Squamscott River

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Squamscott River
Squamscott River Newfields NH.jpg
Squamscott River in fall 2005 at Route 108, Newfields, NH
Squamscott River is located in New Hampshire
Squamscott River
Squamscott River is located in the United States
Squamscott River
Location
CountryUnited States
StateNew Hampshire
CountyRockingham
TownsExeter, Stratham, Newfields, Newmarket
Physical characteristics
SourceExeter River
 • locationExeter
 • coordinates42°58′55″N 70°56′45″W / 42.98194°N 70.94583°W / 42.98194; -70.94583
 • elevation0 ft (0 m)
MouthGreat Bay
 • location
Newmarket
 • coordinates
43°3′49″N 70°54′11″W / 43.06361°N 70.90306°W / 43.06361; -70.90306Coordinates: 43°3′49″N 70°54′11″W / 43.06361°N 70.90306°W / 43.06361; -70.90306
 • elevation
0 ft (0 m)
Length6 mi (10 km)
Basin features
Tributaries 
 • leftNorris Brook, Rocky Hill Brook, Parting Brook
 • rightWheelwright Creek, Mill Brook, Jewell Hill Brook

The Squamscott River is a 6-mile-long (10 km) tidal river in Rockingham County, southeastern New Hampshire, in the United States.[1] It rises at Exeter, fed by the Exeter River. The Squamscott runs north between Newfields and Stratham to Great Bay, a tidal estuary, which is connected to the Piscataqua River, itself an estuary of the Atlantic Ocean.

More specifically, after rising at the Great Bridge (a Works Progress Administration project) adjacent to the former "Loaf & Ladle" restaurant in downtown Exeter, the Squamscott River passes the "Wooden Wave" (an interesting architectural statement next to the Phillips Exeter Academy boathouse), then tends north alongside the Swasey Parkway, through the haymarshes, passing by the town's water purification plant and then under New Hampshire Route 101, a major east–west arterial road in New Hampshire. The river next passes under Route 108 at the site of the former "Singing Bridge", a metal bridge which was recently replaced. The river then debouches into Great Bay, a broad and shallow tidal estuary, just south of the mouth of the Lamprey River, arriving at the bay from Newmarket.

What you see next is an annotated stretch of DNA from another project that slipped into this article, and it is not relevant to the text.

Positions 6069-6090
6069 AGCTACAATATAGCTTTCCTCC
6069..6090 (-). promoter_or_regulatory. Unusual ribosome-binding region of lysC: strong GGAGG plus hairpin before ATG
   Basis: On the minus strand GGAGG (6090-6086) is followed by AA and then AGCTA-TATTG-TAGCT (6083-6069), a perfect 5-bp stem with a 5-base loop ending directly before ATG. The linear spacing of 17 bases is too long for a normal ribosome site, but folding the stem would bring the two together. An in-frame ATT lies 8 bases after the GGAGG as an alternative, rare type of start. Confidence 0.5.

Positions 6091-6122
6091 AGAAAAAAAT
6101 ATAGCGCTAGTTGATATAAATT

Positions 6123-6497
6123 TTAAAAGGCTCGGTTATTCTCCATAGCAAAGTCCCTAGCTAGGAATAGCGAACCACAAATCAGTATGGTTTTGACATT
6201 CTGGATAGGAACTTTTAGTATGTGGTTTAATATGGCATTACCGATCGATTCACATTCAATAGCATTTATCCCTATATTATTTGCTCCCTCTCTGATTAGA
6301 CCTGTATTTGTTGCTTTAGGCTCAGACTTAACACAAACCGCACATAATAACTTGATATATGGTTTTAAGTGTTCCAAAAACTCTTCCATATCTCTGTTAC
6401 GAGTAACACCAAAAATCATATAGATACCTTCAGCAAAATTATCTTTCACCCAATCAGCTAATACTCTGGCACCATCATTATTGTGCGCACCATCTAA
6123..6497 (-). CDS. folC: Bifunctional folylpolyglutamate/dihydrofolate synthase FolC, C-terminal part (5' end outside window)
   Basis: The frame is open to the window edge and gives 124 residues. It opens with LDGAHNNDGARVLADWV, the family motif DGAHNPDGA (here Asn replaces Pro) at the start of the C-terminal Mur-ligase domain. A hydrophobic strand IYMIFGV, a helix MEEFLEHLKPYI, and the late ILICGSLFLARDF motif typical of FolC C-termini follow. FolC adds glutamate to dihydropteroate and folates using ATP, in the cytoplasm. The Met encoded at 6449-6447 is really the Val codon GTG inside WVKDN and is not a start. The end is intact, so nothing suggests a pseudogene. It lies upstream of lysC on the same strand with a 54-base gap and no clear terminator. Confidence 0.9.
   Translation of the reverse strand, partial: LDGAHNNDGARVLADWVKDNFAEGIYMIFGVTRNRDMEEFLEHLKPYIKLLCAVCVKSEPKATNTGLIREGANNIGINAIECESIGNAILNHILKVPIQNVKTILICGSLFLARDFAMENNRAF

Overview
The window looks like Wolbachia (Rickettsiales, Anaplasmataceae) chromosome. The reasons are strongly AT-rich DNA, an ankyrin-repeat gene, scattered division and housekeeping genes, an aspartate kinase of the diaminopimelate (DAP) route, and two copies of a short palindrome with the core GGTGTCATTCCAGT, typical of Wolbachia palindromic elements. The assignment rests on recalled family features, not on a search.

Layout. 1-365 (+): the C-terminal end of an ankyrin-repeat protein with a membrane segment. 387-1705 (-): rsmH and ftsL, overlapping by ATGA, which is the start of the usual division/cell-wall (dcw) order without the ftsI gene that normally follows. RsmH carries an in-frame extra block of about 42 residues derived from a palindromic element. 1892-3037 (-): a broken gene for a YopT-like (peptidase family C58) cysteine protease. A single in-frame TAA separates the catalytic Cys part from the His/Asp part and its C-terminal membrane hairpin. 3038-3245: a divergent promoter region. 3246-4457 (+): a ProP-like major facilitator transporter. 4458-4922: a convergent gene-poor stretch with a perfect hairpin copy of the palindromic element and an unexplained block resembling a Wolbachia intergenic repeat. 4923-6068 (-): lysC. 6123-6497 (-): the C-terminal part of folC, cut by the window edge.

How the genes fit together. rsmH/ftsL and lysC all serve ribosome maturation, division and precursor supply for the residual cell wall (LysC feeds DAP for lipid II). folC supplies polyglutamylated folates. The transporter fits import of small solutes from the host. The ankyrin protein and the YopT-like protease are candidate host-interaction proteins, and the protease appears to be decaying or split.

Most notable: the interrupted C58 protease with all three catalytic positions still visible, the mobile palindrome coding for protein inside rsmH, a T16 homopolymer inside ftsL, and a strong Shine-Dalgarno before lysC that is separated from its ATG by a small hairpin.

The Squamscott, also spelled Swampscott and Swamscott, gets its name from the Squamscott Indians, who called it Msquam-s-kook (or Msquamskek), translated as "at the salmon place" or "big water place". Plentiful game, the marshes and lush river-fed vegetation, and an abundance of fish supported the northeast Native American people who were present in the region for thousands of years until English settlers displaced them in the early 17th century. The Native American tribes of New Hampshire were most likely from the Abenaki nation, but independent of the Maine-based tribes. The name "Abenaki" and its derivatives originated from a Montagnais (Algonquin) word meaning "people of the dawn" or "easterners". In the eastern part of New Hampshire were the Pequaquaukes (or Pequakets), the Ossipees, the Minnecometts, the Piscataquas and the Squamscotts (Msquamskek).

The Phillips Exeter Academy crew team holds its practices on the Squamscott River in Exeter.

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External links[edit]

Squamscott River in 1908, Exeter, NH